SBTS chapel live blog: Mohler on Rev. 2:8-11, 3:7-13

Communications Staff — September 8, 2009

Preacher: R. Albert Mohler Jr., president of The Southern Baptist Theological Seminary.

Text/title: Revelation 2:8-11, 3:7-13; The Devil’s Prison and the Lord’s Open Door – The Letters to the Churches at Smyrna and Philadephia.

The churches at Smyrna and Philadelphia were churches undergoing persecution. Imagine what it would be like to receive a letter from the Lord Jesus Christ, even as you suffer for Him, even in the midst of intense persecution.

These letters are naturally taken together because they are so similar. In both cities, the main things that marked the experience of these churches was both the present and future reality of persecution.

Something else marks these two letters that is different from the other five letters to churches in Revelation: there is no rebuke, no correction, no criticism. There is comfort, promise, assurance and warning.

These letters offer us a classic biblical understanding of suffering.

The letter to the church at Smyrna

Smyrna was almost assuredly the most dangerous place on the planet to be a believer in the Lord Jesus Christ. The allegiance of these citizens to Rome was such that any claim to a rival citizency was viewed as allegiance to another emperor. This church is suffering persecution and is about to suffer an even great persecution.

The Lord Jesus Christ begins his letter noting that He is the firstborn from the dead. He speaks to His own death and resurrection before He speaks to the suffering and persecution that the believers in Smyrna were facing. This is a precious reminder to us that no saint ever suffers anything that Jesus Christ does not know. To suffer in Christ’s name is to know that we are safe: we are known by the one who knows our suffering.

The poverty of the church at Smyrna was also great. This poverty was a poverty of faithfulness. Jesus says to the church at Smyrna: I know your poverty, but you are rich. This concerns me when I think of many of the churches in America. If we could not entertain ourselves, if we could not buy ourselves happiness, would we be more spiritually rich?

Jews had a special exemption from emperor worship so that you did not have to burn incense to the emperor on certain occasions. The believers in the Lord Jesus Christ were declared to be “not Jews” by the Jews and thus were not exempt. The Jews in Smyrna had cast out Christians, leading Christ to call these Jews members of a “synagogue of Satan.”

Jesus then addresses the believers in the church at Smyrna, telling them to not fear … what they are about to suffer. This is counter-intuitive to what we would expect. We would expect the words to be, do not fear you will not suffer. But these are not the words. The Lord Jesus Christ exhorts the church, be faithful unto death and I will give you the crown of life.

This is the crown that an athlete received after finishing a race, a crown received after one endures suffering. The crown does go to those who are faithful unto death.

Those who are faithful will not be touched by the second death. The first death is physical death. The second death is separation from the loving presence of God forever: those who are faithful until the first death are safe from the second death.

The letter to the church at Philadelphia

Jesus identifies Himself as the one who has the key of David. He is revealing Himself as the eternal King in the line of David, the King of an eternal kingdom. The door that Jesus opens no one can shut and the door He shuts, no one can open. And Jesus tells the church at Philadelphia that He has set before them an open door. No one can shut doors that Jesus has opened.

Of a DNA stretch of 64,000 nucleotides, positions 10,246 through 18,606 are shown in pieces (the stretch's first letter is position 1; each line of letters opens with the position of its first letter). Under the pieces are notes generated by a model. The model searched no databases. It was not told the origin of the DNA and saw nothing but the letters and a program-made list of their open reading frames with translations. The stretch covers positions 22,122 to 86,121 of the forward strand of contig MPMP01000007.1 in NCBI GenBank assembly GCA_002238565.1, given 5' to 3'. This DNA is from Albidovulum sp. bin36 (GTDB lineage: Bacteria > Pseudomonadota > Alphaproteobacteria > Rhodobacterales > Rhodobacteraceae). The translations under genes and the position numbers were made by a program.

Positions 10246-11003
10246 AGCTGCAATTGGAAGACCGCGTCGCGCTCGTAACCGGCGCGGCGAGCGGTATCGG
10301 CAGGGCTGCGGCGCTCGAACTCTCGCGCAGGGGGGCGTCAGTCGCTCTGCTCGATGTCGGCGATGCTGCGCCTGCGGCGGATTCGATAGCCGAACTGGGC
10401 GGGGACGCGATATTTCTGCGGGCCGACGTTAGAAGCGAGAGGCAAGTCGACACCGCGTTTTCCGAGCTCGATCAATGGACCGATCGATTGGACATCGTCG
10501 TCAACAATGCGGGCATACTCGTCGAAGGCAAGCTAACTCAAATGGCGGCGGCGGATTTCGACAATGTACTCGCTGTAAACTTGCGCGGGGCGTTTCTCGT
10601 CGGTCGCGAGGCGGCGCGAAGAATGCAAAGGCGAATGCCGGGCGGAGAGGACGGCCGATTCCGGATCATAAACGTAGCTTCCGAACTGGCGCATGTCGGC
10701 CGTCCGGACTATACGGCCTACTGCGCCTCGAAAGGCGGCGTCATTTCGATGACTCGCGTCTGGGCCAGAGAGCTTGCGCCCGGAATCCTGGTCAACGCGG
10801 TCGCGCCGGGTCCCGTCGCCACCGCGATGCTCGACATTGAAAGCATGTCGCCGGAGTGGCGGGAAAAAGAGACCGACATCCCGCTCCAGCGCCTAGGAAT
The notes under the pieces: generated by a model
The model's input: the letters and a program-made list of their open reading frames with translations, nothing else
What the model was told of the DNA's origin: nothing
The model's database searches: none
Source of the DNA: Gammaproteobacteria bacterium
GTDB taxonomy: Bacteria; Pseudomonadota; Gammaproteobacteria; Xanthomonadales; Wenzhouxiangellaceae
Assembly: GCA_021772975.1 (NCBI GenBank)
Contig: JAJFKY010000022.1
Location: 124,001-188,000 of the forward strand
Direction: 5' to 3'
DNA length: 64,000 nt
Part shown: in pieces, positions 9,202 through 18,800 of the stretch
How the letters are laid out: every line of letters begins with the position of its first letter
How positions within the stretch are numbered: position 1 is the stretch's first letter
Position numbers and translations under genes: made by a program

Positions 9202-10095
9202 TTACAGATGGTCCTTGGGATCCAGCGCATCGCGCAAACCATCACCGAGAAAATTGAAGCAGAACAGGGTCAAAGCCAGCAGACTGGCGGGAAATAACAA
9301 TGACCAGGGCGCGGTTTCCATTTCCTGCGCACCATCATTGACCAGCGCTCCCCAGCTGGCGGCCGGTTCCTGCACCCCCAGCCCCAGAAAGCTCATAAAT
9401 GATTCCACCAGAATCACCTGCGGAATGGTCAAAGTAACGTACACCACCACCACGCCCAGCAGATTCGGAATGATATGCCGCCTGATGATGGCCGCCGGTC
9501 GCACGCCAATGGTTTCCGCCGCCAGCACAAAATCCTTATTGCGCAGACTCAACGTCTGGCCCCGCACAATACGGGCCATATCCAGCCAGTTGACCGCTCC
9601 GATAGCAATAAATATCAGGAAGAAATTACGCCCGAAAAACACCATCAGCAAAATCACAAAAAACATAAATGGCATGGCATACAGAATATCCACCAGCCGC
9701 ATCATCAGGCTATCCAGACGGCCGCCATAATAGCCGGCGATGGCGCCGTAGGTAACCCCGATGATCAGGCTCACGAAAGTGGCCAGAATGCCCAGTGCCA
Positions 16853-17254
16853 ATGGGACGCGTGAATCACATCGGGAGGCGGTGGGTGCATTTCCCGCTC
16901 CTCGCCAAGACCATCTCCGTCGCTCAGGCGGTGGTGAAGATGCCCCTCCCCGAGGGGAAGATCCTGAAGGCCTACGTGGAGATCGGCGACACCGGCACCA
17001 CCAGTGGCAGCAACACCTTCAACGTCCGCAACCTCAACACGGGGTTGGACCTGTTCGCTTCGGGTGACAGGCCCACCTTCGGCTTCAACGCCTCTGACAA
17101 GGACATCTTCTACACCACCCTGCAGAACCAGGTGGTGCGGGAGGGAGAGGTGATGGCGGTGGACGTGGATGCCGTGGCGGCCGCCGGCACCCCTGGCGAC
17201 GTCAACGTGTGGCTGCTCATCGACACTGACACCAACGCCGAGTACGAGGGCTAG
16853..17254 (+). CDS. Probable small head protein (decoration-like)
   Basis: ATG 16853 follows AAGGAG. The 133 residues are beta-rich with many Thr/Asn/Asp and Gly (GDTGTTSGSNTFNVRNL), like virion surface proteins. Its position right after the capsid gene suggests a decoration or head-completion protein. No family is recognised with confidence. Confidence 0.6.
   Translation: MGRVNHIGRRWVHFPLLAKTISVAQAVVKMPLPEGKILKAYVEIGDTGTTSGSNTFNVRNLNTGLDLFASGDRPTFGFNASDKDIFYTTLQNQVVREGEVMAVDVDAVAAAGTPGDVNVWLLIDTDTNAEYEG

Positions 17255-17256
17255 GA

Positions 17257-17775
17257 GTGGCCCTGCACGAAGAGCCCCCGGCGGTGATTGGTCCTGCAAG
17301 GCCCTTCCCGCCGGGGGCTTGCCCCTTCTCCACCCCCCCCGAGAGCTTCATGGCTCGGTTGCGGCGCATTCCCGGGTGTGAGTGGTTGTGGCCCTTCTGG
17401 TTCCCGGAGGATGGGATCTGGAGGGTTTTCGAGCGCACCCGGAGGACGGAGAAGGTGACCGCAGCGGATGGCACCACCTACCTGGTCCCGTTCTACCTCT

Almost certaintly, this open door refers to the kingdom of God. The people were shut out of the synagogue, but they were not shut out of the kingdom of God. The Gospel has enemies, but it cannot be foreclosed. Those who have been adopted, those who have become heirs to the promises of God, they are the ones who understand the power of the Gospel and they are the ones to whom the door is opened.

Not only is there an open door to God’s adopted people, but those who oppose His people will one day bow at the feet of His people. Those who persecute the church now will one day have to bow at the feet of those they persecuted and say, “yes, you were loved.”

Jesus tells these people to whom the door is open to hold fast their confession. To persevere in faith. Jesus says He will make those who endure to the end a pillar in the temple of “My God.”

What is the Spirit saying in these letters?

1. The Gospel has enemies.

The enemies of the Gospel bring tribulation, poverty and slander. We know that there are enemies without and enemies within. These two letters speak to the enemies without, behind whom the devil himself stands. We are war against principalities and powers, of whom Satan is the chief accuser.

2. The Lord will vindicate His own.

The gates of hell will not prevail against His own. Jesus is the firstborn of the dead. Even as the Father vindicated the Son, so also will the Son vindicate His own. Not even Satan or Death can shut what Christ has opened.

3. The faithful will endure.

This endurance is the sign of people’s authentic faith in the Lord Jesus Christ. He who overcomes will not be hurt by the second death. He who overcomes will be made a pillar in the house of God. Every believer is called to persevere in faith, regardless of their circumstances, regardless of their situation.

4. The example and witness of the martyrs serves the Gospel.

There were a series of martyrs in the church at Smyrna that we know of early in church history. Polycarp, bishop of Smyrna. The Gospel of the Lord Jesus Christ is subversive to every empire and every regime. Christ has set forth an open door, which no one can shut.

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